By 1100, the route of the Camino Francés must have been largely as we know it today. As other parts of Spain were recaptured by the Spaniards from the Moors, routes from there will have started to be used, no doubt using existing roads as available, such as the Via de la Plata, an important N-S Roman road. The Vía de la Plata is now a more peaceful alternative to the rather crowded traditional route. It runs north from Seville via old tracks and roman roads to join the Camino francés at Astorga (734 km from Seville). It is well marked, and there is adequate accommodation, though very few hostels. A variant route, the Via Sanabriense, which runs directly through Galicia via Puebla de Sanabria and Ourense is also fully marked. The Camino Mozárabe runs from Granada to join the Via de la Plata at Mérida. The Camino Portugues de la Vía de la Plata, a variant route from Zamora, runs through the northern part of Portugal, via Bragança and Verín, to rejoin the Via Sanabriense at Ourense. The much shorter Camino Inglés runs from La Coruña and Ferrol to Santiago: it is the route which British and other pilgrims arriving from northern countries by sea followed to reach Santiago. The waymarking is slowly being improved on the two main branches of this route.
The route from Madrid runs via Segovia to join the Camino Francés at Sahagún. The Cami de Llevant or Camino de Levante runs from Valencia via Albacete, Toledo, Avila and Zamora to Santiago.
Canterbury is the start of another celebrated medieval pilgrim route, this time to Rome. Archbishops of Canterbury in particular were expected to make the journey to Rome to receive from the Pope their palium or stole of office.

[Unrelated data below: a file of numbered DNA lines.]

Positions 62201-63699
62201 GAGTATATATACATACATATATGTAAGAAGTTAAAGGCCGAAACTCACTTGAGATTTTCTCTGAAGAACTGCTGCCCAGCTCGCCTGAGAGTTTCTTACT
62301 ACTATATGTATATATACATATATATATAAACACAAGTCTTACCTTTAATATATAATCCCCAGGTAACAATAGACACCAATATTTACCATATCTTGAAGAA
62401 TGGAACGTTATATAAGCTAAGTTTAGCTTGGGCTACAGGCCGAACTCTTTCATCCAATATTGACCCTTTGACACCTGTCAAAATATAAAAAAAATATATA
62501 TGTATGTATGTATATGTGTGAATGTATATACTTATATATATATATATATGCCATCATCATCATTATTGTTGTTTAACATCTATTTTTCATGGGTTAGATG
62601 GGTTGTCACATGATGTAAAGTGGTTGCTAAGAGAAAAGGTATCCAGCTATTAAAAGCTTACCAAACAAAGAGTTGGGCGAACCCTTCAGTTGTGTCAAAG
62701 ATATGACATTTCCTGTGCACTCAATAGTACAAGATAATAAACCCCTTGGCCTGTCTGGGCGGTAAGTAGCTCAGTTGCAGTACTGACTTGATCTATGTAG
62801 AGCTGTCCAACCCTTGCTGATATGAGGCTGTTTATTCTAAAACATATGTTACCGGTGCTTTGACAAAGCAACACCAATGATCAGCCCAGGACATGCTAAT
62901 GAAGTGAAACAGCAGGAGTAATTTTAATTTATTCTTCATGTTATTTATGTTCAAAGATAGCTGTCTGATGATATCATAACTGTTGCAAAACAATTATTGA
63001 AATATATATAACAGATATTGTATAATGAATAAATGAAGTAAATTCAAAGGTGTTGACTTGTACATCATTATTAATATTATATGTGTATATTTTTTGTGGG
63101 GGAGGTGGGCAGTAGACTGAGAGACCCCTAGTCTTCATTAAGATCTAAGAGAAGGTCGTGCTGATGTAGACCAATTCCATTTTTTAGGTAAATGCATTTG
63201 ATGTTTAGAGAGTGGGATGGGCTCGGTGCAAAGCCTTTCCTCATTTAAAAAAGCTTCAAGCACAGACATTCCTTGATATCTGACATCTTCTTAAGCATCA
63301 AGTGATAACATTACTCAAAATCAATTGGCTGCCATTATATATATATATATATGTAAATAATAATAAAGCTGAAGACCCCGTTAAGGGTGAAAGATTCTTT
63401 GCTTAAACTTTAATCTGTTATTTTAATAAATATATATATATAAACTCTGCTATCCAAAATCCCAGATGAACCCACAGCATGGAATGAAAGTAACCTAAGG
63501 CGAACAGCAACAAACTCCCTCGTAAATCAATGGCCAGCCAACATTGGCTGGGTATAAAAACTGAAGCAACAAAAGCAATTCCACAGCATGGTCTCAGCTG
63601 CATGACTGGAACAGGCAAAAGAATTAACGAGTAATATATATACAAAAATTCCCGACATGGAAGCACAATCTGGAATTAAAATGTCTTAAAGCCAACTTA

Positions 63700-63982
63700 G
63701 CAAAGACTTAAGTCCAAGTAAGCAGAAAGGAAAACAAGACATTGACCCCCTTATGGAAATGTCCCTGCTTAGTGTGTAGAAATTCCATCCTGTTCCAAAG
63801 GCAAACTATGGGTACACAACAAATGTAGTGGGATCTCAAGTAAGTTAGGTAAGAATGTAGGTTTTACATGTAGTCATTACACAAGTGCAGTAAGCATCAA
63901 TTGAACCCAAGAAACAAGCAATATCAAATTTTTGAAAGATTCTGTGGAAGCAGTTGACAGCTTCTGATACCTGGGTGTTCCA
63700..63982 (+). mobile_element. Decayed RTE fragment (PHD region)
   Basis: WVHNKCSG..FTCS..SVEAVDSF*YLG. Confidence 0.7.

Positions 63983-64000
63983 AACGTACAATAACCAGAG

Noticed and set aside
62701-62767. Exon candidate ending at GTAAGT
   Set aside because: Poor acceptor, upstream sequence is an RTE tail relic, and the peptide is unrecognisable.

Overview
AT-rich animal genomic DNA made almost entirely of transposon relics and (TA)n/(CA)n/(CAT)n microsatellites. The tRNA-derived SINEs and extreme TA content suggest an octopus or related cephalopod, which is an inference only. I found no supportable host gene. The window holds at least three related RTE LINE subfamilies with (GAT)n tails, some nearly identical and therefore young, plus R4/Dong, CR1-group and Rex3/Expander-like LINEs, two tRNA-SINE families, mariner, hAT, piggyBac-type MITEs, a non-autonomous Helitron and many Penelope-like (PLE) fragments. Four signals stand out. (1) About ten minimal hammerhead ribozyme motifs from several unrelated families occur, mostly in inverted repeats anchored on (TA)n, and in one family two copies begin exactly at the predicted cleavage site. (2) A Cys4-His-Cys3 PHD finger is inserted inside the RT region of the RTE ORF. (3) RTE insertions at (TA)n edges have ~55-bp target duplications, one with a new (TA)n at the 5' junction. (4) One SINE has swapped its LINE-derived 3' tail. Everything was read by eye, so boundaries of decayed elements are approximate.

In AD 994 Archbishop Sigeric made the journey in person and kept a detailed record of his return journey called 'From Rome to the Channel'. This document was rediscovered in the 1990s by Italian researchers and the Archbishop's descriptions of places along the route have been shown to be very accurate.
This discovery generated academic research, tourism promotion and, in some cases, restoration of the actual route for modern walkers. The route is generally referred to as the Via Francigena (the route of the French/Franks) or the Via Romea (the road to Rome).
In 1994 the Via Francigena was designated a European Cultural Itinerary too. In 2006 the Italian association of Via Francigena towns - with the approval of the European Institute of Cultural Routes, an arm of the Council of Europe - expanded its activities into a European association, Associazione Europea delle Vie Francigene, including Canterbury and its twin city Reims.
Major Cultural Route of the Council of Europe
For further information visit the European Insitute of Cultural Routes website
Cultural Route of the Council of Europe
© Isabella Thomas. All views expressed in this article are those of the author and do not necessarily represent the views of, and should not be attributed to the European Commission.